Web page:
Background: During adolescence, young women and men frequently show low physical activity and elevated depressed affect. This study aimed to examine the within-person link between moderate-to-vigorous physical activity (MVPA) and depressed affect in everyday life. Methods: Within an intensive longitudinal approach, adolescents (N = 72; 37% young women; M age = 17.36 years; age range: 12-26 years; mid-90% age range: 13-22 years) wore accelerometers to assess their daily MVPA and reported next-morning and same-evening depressed affect in diaries over eight consecutive days. The within-person link between MVPA and depressed affect on the next morning (time-lagged prediction) and the same evening (same-day link) was analyzed with mixed-effects models. Results: More-than-usual MVPA significantly predicted less next-morning depressed affect on weekdays in young women, to the extent that a 60-min increase in MVPA over the person mean significantly predicted 50 per cent lower next-morning depressed affect. Conclusions: This study encourages the development of individually tailored physical activity interventions that could help adolescents enhance their daily amount of unstructured, self-initiated MVPA to reduce depressed affect. This approach may be particularly suitable for young women who have the highest risk for an inactive lifestyle and elevated depressed affect.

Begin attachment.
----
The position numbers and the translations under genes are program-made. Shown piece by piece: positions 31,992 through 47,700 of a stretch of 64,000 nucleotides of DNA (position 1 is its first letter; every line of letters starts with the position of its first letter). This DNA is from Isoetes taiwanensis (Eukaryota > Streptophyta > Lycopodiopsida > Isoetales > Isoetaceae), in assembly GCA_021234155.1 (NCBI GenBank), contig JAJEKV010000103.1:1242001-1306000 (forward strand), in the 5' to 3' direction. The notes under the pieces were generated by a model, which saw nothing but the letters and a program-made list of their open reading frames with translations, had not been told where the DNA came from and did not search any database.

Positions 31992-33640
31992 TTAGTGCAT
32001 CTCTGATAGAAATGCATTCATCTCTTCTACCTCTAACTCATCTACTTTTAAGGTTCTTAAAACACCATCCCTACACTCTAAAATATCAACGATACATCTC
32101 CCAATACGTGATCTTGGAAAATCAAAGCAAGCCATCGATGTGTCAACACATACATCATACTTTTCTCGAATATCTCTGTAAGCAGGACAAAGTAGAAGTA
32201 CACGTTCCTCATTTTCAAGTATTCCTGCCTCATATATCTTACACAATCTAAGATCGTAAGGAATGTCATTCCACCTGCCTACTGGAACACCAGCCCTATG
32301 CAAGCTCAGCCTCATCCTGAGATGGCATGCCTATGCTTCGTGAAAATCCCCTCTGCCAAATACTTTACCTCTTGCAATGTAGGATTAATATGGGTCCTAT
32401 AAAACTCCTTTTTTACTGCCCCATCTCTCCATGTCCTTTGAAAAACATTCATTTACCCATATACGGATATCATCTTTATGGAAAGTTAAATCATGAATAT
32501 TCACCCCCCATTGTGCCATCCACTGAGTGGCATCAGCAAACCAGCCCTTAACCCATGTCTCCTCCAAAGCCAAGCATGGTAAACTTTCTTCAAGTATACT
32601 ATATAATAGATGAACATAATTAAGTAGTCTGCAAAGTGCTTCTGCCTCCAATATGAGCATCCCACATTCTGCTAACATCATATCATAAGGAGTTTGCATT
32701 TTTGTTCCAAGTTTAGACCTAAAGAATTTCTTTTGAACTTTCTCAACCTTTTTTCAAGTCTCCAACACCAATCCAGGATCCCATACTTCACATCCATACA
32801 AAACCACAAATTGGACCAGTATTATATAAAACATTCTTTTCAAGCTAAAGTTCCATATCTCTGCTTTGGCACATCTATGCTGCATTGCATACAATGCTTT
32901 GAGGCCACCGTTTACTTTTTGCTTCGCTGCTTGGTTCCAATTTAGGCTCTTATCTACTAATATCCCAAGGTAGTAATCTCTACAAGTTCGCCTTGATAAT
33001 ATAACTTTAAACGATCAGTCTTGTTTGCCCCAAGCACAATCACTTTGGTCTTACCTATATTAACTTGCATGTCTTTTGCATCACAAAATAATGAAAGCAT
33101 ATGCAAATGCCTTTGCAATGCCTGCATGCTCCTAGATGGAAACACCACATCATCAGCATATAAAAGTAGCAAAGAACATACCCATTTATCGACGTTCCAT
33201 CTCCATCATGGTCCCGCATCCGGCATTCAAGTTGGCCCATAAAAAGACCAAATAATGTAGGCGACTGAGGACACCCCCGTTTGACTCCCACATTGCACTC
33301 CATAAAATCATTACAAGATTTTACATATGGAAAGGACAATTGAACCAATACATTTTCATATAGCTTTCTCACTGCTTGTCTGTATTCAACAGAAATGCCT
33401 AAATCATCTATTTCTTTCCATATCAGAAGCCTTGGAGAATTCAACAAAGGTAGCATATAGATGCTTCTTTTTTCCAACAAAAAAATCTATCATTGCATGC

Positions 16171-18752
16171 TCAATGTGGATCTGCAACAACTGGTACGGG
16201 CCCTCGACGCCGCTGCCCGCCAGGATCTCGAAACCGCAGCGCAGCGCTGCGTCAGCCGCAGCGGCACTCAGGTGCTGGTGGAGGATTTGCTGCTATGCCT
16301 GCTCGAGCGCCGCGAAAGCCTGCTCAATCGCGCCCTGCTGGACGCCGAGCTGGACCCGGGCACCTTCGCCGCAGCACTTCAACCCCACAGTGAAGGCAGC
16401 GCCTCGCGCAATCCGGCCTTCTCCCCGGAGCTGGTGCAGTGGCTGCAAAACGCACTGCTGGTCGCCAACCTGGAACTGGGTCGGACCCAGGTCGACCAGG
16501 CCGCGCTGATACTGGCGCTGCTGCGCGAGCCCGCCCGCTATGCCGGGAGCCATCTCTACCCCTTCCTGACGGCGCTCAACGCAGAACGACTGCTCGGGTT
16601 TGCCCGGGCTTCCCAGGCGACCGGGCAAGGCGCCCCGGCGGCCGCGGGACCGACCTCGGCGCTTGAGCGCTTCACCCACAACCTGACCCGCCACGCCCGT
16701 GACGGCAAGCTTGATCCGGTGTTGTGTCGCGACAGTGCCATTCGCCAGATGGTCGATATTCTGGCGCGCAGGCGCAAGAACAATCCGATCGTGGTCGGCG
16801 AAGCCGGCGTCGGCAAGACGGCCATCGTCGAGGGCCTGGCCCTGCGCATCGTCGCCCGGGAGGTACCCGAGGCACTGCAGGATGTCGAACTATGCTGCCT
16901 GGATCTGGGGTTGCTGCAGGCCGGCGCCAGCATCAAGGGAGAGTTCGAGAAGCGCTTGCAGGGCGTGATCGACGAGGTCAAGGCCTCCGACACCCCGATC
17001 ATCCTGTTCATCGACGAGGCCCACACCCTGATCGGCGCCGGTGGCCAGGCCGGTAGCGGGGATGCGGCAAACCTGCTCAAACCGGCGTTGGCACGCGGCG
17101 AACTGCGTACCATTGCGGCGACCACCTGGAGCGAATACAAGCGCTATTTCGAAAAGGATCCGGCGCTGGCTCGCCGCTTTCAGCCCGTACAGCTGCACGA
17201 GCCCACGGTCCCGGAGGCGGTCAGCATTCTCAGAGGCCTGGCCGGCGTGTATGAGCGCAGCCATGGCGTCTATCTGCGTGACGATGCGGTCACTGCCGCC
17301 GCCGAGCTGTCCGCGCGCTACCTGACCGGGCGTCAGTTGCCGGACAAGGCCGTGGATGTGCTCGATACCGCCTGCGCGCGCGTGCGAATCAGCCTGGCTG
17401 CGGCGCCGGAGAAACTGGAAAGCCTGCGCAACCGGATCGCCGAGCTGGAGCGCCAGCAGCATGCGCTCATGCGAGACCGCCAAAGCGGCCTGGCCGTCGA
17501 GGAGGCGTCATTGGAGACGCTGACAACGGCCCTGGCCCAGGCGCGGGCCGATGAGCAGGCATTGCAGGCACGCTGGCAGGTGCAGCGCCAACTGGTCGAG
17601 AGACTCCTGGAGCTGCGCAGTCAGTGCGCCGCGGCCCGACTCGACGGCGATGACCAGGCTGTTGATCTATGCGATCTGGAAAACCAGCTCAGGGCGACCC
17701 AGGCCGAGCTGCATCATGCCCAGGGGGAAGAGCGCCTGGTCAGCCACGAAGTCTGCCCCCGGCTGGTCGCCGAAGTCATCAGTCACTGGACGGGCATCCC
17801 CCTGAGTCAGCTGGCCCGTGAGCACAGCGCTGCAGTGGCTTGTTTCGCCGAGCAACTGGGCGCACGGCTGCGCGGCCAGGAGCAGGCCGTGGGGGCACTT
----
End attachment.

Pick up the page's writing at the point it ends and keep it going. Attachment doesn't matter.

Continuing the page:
- Depressed affect
- Intensive longitudinal design
- Moderate-to-vigorous physical activity
- Within-person link
ASJC Scopus subject areas
- Applied Psychology